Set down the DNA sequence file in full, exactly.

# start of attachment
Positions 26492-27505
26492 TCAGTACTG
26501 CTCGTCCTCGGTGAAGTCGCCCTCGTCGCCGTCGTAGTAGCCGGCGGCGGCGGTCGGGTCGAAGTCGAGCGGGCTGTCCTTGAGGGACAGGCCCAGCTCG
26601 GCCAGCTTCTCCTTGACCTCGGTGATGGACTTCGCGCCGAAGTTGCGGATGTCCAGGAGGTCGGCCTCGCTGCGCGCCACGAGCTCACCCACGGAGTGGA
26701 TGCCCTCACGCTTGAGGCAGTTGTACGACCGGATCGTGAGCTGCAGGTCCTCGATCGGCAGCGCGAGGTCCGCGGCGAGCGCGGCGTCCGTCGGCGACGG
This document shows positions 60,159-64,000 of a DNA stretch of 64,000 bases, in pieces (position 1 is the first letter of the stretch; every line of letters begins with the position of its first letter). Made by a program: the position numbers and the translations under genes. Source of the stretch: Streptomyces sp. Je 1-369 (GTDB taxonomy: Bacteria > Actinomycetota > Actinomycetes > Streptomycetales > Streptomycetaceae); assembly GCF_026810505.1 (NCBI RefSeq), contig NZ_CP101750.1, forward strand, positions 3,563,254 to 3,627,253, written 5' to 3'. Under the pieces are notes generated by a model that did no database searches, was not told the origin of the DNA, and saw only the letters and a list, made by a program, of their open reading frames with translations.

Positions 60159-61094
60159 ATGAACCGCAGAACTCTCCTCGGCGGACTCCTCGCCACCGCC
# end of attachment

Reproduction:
Positions 26492-27505
26492 TCAGTACTG
26501 CTCGTCCTCGGTGAAGTCGCCCTCGTCGCCGTCGTAGTAGCCGGCGGCGGCGGTCGGGTCGAAGTCGAGCGGGCTGTCCTTGAGGGACAGGCCCAGCTCG
26601 GCCAGCTTCTCCTTGACCTCGGTGATGGACTTCGCGCCGAAGTTGCGGATGTCCAGGAGGTCGGCCTCGCTGCGCGCCACGAGCTCACCCACGGAGTGGA
26701 TGCCCTCACGCTTGAGGCAGTTGTACGACCGGATCGTGAGCTGCAGGTCCTCGATCGGCAGCGCGAGGTCCGCGGCGAGCGCGGCGTCCGTCGGCGACGG
This document shows positions 60,159-64,000 of a DNA stretch of 64,000 bases, in pieces (position 1 is the first letter of the stretch; every line of letters begins with the position of its first letter). Made by a program: the position numbers and the translations under genes. Source of the stretch: Streptomyces sp. Je 1-369 (GTDB taxonomy: Bacteria > Actinomycetota > Actinomycetes > Streptomycetales > Streptomycetaceae); assembly GCF_026810505.1 (NCBI RefSeq), contig NZ_CP101750.1, forward strand, positions 3,563,254 to 3,627,253, written 5' to 3'. Under the pieces are notes generated by a model that did no database searches, was not told the origin of the DNA, and saw only the letters and a list, made by a program, of their open reading frames with translations.

Positions 60159-61094
60159 ATGAACCGCAGAACTCTCCTCGGCGGACTCCTCGCCACCGCC